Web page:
In his new show ‘Good Excuses for Sociopaths’ Radu Isac invites us to rot in our own self-satisfied complacency, in an hour that’s as grounding as it is deeply relatable. However, the intrigue of his notably cold worldview aside, Isac struggles to reach many big laughs.
The show starts sloppily, with Isac making a lot of promises of what’s coming, many of which are hard to believe considering his initially awkward demeanor – notably his claim that he will spend much of the show “pushing the line”. Surprisingly, he does live up to this claim, on numerous occasions claiming roaring laughter from half the audience and silence from the other. The darkness that slowly smogs the performance seems to almost alter the room itself, with the atmosphere gradually switching to that of some quasi cold war bunker (exaggerated by the explosive sound of distant fireworks throughout the performance). The miserabalist worldview and controversy seeking nature he projects, while enthralling, could be a big turn off for many.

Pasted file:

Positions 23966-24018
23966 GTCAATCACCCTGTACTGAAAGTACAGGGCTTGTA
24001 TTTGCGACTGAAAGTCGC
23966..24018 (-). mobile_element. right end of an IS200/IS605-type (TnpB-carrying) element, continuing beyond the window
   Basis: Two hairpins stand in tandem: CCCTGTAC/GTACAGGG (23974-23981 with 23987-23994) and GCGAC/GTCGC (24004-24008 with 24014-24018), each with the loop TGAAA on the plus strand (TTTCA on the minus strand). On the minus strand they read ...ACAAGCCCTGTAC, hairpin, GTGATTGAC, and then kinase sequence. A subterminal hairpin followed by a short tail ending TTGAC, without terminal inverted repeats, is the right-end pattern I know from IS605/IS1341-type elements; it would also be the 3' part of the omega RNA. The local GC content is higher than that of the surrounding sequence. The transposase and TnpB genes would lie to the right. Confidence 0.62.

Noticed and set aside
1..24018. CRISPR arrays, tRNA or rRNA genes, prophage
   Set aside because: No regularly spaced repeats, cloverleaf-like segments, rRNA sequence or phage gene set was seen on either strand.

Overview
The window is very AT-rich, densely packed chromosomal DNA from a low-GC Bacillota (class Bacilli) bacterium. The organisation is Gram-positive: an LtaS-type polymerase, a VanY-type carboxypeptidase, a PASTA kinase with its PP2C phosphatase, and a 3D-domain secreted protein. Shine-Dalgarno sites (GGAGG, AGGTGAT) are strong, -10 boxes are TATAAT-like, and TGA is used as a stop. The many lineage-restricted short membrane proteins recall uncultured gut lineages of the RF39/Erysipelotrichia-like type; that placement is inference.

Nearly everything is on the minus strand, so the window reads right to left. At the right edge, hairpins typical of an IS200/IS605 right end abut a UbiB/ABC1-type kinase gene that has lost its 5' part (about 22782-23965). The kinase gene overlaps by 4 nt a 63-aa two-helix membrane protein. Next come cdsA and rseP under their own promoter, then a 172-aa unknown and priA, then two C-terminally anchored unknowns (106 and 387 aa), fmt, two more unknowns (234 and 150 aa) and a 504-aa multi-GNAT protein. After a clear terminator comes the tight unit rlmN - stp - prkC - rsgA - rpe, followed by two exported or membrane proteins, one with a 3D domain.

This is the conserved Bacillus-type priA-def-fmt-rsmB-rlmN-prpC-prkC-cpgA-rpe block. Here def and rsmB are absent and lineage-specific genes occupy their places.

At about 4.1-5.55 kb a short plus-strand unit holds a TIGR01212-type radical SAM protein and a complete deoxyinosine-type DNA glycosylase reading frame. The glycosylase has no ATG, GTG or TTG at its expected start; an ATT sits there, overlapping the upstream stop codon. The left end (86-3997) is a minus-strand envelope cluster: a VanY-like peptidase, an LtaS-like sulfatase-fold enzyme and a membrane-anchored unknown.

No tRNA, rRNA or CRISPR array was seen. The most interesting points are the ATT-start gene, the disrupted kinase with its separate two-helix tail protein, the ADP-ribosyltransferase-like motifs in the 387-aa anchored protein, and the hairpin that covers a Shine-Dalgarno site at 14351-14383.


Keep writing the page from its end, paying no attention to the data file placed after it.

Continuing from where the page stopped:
Isac directs this misanthropic and hyper-cynical ideals onto the usual suite of subjects (love, work etc), painting a bleakly grounded depiction of the modern western experience without ever treading into the realms of pseudo-intellectual wankery. This bluntness leads to many brilliant laughs without the need of traditional build-up, punchline etc. Sadly Isac does frequently fall back on this form of gag as well, but lacks the charisma and sincerity to pull them off, leading to much polite laughter from the audience.
While clumsy at times and peppered in small faults, Isac still offers an apt vent of an unhealthy mindset most understand but likely avoid, leaving you with an odd sense of cathartic release and satisfaction when the show prematurely ends.
Louis Boyd Madsen